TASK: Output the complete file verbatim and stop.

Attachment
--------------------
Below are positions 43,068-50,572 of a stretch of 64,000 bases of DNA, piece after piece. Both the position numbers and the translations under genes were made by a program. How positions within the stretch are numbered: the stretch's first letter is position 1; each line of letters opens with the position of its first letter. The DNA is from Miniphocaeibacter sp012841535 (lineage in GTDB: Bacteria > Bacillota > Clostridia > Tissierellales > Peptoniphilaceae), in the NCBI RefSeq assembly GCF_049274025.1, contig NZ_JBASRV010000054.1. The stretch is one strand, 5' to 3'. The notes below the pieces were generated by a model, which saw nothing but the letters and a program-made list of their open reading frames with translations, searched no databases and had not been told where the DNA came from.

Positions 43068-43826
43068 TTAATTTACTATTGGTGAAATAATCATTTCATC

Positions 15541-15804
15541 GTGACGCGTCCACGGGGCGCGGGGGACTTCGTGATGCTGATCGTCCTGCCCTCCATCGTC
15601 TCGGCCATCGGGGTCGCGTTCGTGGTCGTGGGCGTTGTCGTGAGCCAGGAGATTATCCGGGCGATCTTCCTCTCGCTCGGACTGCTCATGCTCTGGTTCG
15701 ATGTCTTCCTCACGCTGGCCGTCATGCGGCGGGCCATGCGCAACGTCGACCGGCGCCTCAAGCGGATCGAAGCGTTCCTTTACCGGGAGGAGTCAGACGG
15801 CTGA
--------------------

Below are positions 43,068-50,572 of a stretch of 64,000 bases of DNA, piece after piece. Both the position numbers and the translations under genes were made by a program. How positions within the stretch are numbered: the stretch's first letter is position 1; each line of letters opens with the position of its first letter. The DNA is from Miniphocaeibacter sp012841535 (lineage in GTDB: Bacteria > Bacillota > Clostridia > Tissierellales > Peptoniphilaceae), in the NCBI RefSeq assembly GCF_049274025.1, contig NZ_JBASRV010000054.1. The stretch is one strand, 5' to 3'. The notes below the pieces were generated by a model, which saw nothing but the letters and a program-made list of their open reading frames with translations, searched no databases and had not been told where the DNA came from.

Positions 43068-43826
43068 TTAATTTACTATTGGTGAAATAATCATTTCATC

Positions 15541-15804
15541 GTGACGCGTCCACGGGGCGCGGGGGACTTCGTGATGCTGATCGTCCTGCCCTCCATCGTC
15601 TCGGCCATCGGGGTCGCGTTCGTGGTCGTGGGCGTTGTCGTGAGCCAGGAGATTATCCGGGCGATCTTCCTCTCGCTCGGACTGCTCATGCTCTGGTTCG
15701 ATGTCTTCCTCACGCTGGCCGTCATGCGGCGGGCCATGCGCAACGTCGACCGGCGCCTCAAGCGGATCGAAGCGTTCCTTTACCGGGAGGAGTCAGACGG
15801 CTGA